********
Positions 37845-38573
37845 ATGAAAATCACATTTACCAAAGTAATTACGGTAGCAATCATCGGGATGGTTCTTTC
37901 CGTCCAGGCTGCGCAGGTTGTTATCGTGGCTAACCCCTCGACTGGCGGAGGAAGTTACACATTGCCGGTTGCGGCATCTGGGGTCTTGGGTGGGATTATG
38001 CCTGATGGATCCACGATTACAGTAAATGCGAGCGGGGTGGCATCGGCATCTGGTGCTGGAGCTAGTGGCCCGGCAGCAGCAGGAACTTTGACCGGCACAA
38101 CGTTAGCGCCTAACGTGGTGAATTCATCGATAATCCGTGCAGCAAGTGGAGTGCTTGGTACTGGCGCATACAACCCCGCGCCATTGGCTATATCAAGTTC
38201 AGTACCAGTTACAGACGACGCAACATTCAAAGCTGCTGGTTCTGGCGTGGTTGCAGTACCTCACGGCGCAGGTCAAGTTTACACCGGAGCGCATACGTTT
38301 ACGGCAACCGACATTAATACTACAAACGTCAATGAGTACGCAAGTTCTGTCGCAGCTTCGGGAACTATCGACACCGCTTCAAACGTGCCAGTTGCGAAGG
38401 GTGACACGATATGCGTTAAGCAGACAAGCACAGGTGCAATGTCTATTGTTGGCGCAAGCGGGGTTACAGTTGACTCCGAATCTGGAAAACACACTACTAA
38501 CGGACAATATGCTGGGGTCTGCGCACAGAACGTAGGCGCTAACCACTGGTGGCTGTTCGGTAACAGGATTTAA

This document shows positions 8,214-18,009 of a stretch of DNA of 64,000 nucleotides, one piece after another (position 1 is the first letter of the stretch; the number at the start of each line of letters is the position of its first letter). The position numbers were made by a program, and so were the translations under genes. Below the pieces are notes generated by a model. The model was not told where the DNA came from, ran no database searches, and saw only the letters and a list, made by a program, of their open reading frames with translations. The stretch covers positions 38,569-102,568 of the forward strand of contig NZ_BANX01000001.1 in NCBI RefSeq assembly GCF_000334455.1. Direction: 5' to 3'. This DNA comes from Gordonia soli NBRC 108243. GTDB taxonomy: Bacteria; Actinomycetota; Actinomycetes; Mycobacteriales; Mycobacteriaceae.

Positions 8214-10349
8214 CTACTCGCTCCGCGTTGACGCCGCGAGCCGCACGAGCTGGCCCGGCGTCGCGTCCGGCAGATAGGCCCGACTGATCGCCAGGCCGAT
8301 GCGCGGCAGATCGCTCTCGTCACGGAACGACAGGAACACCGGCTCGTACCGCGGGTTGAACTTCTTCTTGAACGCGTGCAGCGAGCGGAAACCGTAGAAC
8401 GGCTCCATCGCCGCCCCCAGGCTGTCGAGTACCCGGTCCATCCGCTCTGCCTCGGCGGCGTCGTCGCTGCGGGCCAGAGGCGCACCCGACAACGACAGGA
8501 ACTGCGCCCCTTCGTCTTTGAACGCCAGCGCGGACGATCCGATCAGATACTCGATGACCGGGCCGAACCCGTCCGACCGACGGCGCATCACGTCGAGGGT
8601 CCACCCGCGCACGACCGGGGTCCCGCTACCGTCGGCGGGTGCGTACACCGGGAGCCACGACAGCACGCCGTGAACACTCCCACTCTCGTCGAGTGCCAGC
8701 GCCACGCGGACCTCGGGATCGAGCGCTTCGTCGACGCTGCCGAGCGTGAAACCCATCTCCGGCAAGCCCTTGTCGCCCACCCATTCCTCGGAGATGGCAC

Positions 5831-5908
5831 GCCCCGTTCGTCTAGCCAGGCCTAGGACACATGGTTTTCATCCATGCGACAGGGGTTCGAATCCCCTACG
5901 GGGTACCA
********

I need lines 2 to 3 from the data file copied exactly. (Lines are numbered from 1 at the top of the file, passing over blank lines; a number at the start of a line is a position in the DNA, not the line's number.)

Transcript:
37845 ATGAAAATCACATTTACCAAAGTAATTACGGTAGCAATCATCGGGATGGTTCTTTC
37901 CGTCCAGGCTGCGCAGGTTGTTATCGTGGCTAACCCCTCGACTGGCGGAGGAAGTTACACATTGCCGGTTGCGGCATCTGGGGTCTTGGGTGGGATTATG